Architectural Style - Frank Lloyd Wright's Prairie School Style
Frank Lloyd Wright was an American architect, interior designer, writer and educator, who lived from June 8, 1867 to April 9, 1959. His over 1,000 designs and 500 completed projects include innovative examples of many different building types, including this Mayan Revival home, but one of the things he is most famous for is his promotion of organic architecture and the development of the Prairie School (or style) home.
Organic architecture is a philosophy of design which promotes harmony between human habitation and the natural world. The land, the buildings, furnishings, and surroundings all become part of a unified, interrelated composition. It was popular between 1892 and 1920. When he developed the Prairie Style, he had organic architecture in mind.
Because he was born and raised in Wisconsin, he was also heavily influenced by the rolling prairie landscapes found in Minnesota, Wisconsin, and Illinois. His surroundings and philosophy contributed to the creation of the Prairie School Style. The Prairie School style incorporates low horizontal lines that blended into the surrounding flat, prairie landscape.Thinking that rooms in traditional Victorian era homes were closed-in and confining, he designed houses with more open interior spaces. Rooms were often divided by leaded glass panels instead of ordinary walls. Furniture was either built-in or specially designed for their respective spaces. These homes were called prairie style after Wright published a house plan in a 1901 edition of Ladies Home Journal titled, "A Home in a Prairie Town."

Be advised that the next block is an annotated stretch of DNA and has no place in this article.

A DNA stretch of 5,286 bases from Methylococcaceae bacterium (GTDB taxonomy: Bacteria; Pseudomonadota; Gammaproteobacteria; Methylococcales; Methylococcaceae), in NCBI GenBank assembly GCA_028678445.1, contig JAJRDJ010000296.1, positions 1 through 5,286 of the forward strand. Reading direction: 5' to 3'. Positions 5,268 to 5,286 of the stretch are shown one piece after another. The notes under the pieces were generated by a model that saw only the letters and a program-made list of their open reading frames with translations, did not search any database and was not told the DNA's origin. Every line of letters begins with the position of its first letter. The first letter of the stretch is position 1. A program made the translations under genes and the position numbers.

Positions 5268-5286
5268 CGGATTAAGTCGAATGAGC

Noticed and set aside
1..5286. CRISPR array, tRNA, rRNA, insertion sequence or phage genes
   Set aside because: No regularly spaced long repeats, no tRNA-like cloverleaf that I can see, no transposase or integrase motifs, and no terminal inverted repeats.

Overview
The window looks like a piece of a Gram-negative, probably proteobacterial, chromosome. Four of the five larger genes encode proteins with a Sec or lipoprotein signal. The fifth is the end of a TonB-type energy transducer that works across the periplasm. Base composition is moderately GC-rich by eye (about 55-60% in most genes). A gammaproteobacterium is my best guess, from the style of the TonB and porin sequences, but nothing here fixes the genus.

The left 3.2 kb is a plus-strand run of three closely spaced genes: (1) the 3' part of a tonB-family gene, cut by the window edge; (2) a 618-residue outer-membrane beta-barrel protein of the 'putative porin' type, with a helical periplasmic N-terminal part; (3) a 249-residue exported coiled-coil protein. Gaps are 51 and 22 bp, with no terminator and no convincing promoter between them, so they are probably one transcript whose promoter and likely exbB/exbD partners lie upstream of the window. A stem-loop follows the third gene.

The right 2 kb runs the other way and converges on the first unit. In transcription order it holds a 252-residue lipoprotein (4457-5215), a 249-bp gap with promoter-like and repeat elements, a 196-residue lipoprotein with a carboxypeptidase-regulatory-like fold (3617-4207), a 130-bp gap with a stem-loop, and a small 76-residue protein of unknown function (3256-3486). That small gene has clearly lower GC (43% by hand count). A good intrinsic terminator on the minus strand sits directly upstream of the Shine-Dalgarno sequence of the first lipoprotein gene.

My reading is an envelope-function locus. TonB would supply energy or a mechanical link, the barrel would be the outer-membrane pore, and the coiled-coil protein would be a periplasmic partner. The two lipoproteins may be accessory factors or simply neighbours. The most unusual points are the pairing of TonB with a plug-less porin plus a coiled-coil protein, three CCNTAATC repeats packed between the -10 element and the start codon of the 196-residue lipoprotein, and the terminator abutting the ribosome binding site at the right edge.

Prairie homes come in many shapes: Square, L-shaped, T-shaped, Y-shaped, and even pinwheel-shaped. The have low-pitched roofs and overhanging eaves. Their floor plans are open and there is of a fireplace and chimney at the center of the home. Clerestory windows are a common feature. There are excellent examples of Prairie School style of architecture in homes throughout the Twin Cities communities.